We need efficient investments in human capital. People are the real driving force behind innovation, higher added value and the establishment of fair and progressive societies. The S&D Group promotes a strong “social pillar” of the Cohesion Policy. This is needed due to persisting high rates of unemployment, the increase in poverty and social exclusion, and the growing inequalities in Europe. This requires a stronger focus on human development and an increase in the share of the ESF (currently set at 23.1% as minimum share of the CP envelope).

In order to boost investments in the social area and to make the ESF more attractive for young people an increase of the ESF co-financing rate could be considered, corresponding to 85% for less developed regions, 80% for transition regions and 75% for developed regions.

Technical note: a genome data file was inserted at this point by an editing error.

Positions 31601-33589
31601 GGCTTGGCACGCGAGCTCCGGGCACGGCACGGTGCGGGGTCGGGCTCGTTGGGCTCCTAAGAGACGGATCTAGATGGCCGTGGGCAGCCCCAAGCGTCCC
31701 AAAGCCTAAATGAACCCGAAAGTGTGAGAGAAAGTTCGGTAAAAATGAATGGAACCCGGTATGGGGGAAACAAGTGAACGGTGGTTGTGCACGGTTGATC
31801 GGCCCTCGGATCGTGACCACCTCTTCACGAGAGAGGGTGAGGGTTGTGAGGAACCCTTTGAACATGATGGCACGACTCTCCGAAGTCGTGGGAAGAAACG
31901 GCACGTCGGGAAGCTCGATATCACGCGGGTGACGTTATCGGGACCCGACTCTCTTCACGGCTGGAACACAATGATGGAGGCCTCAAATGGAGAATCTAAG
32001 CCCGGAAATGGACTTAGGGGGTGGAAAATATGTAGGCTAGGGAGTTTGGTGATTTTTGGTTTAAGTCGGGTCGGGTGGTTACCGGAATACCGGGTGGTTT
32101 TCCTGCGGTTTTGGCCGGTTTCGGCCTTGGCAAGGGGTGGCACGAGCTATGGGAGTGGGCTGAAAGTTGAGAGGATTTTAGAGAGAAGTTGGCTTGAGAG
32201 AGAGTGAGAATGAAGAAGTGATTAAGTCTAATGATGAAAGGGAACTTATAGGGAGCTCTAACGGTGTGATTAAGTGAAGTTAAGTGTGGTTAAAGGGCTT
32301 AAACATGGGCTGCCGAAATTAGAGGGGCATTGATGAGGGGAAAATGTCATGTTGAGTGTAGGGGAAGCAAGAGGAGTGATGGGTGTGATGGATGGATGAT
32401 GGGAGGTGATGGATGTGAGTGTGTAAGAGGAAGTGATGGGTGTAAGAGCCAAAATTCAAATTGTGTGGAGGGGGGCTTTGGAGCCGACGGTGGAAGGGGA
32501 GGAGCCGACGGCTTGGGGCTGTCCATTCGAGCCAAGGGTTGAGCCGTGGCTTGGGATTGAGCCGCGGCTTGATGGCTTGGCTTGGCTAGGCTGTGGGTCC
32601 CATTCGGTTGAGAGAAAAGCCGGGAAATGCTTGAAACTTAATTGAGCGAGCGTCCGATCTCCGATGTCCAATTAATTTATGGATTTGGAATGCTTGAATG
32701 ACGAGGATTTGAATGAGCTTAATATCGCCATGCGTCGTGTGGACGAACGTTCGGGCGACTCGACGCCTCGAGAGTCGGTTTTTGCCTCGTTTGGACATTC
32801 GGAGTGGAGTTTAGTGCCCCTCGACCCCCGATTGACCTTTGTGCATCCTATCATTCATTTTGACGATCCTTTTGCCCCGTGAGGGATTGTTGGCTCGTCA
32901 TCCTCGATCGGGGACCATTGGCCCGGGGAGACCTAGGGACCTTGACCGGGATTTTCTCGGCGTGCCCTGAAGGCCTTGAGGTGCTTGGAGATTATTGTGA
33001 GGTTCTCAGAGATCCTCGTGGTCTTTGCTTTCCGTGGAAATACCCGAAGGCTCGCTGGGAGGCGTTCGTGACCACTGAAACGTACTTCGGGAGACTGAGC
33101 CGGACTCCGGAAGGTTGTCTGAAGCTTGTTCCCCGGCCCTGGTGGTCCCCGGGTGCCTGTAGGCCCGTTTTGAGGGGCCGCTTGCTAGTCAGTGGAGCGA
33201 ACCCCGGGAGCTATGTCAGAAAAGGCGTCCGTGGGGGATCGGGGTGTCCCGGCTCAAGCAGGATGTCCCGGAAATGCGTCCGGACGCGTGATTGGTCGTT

We acknowledge that the conditions under which the CP is operating are rapidly changing. This policy needs to be kept up-to-date to meet future challenges. Therefore, in view of the scope of the ESF, next to GDP, additional criteria may also be envisaged, such as the respective national score in UN Human Development Index or the Social Progress Index. Such criteria would allow underperforming Member States and regions to receive a bonus in the form of lower national co-financing rates in exchange of their commitment to dedicate more efforts and funds on social development.